As the powerful motors of their speedboat roared, Spanish police used a thermal imaging camera to scan the sea in the Strait of Gibraltar for traffickers smuggling hashish from Morocco.
It's just after midnight and the cameras and radars that monitor the coast detect a dodgy looking boat.
The control centre informs police in Algeciras, a port city in southern Spain just 90 minutes by ferry from Morocco, and three officers immediately jump into the boat to investigate.
“They are likely looking for a place to unload their merchandise,” said one of them, Jesus, who declined to give his last name.
His colleague Claudio stood with one tense hand on the helm of the speedboat motored by twin 300 horse power engines and the other on the throttle.
The third officer manned an infrared camera.
The speedboat skimmed on the surface of the water between the lights of the port of Algeciras and those of the tiny British territory of Gibraltar, leaving a thick tail of foam.
“Aim the spotlight over there,” Jesus yelled out when they suddenly spotted an inflatable dinghy sailing without any lights.
The two occupants, who wore balaclavas and life jackets, did not resist as the police came on board.
But the officers found nothing. They then scanned the surface of the water with their spotlights and failed to find any bales. Police suspect they were smuggling tobacco which they threw overboard.
The two suspects were then on taken back to the port, their dinghy towed by the police.
But sometimes operations turn violent.
To smuggle hashish grown in Morocco's northern Riff mountains, traffickers use inflatable 8-12 metre long (26-39 feet) slender speedboats with up to five motors that can reach speeds of 60 knots or over 100 kilometres (60 miles) an hour.
Spanish police pursuing suspected smugglers in the area crossed into British waters and reached a Gibraltar beach earlier this month, prompting angry protests from London.
“These are risky situations, given the quick speeds and poor conditions of the sea” as well as the manoeuvres made by the smugglers to escape, said Antonio, another police officer.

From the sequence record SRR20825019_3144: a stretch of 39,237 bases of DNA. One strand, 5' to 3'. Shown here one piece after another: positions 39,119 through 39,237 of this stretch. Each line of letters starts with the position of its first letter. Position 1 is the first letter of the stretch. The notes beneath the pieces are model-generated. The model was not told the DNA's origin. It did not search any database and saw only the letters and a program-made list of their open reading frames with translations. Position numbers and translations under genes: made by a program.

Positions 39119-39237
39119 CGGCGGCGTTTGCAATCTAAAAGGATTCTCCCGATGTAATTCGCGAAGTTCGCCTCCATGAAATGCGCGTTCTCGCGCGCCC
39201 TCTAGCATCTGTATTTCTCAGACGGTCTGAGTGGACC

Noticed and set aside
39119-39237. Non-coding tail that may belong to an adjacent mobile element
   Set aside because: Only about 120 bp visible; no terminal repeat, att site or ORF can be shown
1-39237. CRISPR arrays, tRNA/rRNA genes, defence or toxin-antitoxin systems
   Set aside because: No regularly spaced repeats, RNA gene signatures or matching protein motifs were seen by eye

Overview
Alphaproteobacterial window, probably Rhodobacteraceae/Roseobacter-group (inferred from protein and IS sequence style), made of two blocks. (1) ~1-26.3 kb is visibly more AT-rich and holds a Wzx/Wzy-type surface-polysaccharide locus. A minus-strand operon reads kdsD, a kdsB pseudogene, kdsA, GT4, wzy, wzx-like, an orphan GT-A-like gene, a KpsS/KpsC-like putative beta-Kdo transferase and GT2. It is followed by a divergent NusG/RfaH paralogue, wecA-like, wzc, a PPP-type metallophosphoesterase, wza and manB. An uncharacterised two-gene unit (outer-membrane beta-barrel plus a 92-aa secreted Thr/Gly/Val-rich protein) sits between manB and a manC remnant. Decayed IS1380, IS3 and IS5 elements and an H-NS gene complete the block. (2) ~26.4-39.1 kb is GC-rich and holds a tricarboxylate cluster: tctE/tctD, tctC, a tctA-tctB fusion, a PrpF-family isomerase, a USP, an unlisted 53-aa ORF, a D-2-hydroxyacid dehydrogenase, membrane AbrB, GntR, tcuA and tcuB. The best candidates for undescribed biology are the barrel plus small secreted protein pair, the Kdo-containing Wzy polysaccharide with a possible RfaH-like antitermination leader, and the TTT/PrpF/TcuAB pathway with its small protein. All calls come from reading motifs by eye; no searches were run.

Sometimes they try to ram the pursuing boat. Lately, they have developed a new tactic: they jump with their speedboat over the patrol boat to try and strike the police crew.
Smugglers have also been known to throw objects at the rotor blades of police helicopters. That caused a helicopter to crash a few years ago, killing a policeman, said Jesus.
Pilots employed by drug smuggling rings have also been drowned at sea, usually young men in their 20s who are drawn by a payments of several thousand euros in a region of Spain where the unemployment rate stands at around 40 percent, he added.
Big trafficking organisations employ up to 50 people — pilots, porters, drivers, lookouts — to receive shipments of one or two tonnes in bundles of 30 kilos, said Pablo Cobo, who is in charge of the local police unit against organised crime and drug trafficking.
Each kilo of hashish has a street value of 1,600 euros ($1,800) in Spain, he added.
Morocco has become the world's top producer and exporter of hashish over the past decades, according to a report from the Lisbon based European Monitoring Centre for Drugs and Drug Addiction.
Just 14 kilometres separates northern Morocco from Spain's southern Andalucia region, making it the ideal transit route for smugglers.
Of the 319 tonnes of hashish seized in Spain in 2013, 262 tonnes were found in Andalucia.
Spain accounted for nearly three fourths, or 73.7 percent, of the total amount of hashish seized in Europe in 2012, in the latest figures available from the interior ministry.
Traffickers monitor the movements of police patrols in a game of cat-and-mouse in the Strait of Gibraltar, sometimes sending out “dummy” speedboats without anything on board.
During the warm summer months when the sea is calm, traffickers use water scooters, which are smaller and harder to detect, to cross over into Spain with hashish — and illegal migrants.
“A water scooter can transport four bales of cannabis and two migrants,” said Jesus.
“When they arrive on land, it is up to them to take the merchandise to the buyer, as a way of paying their passage,” he added.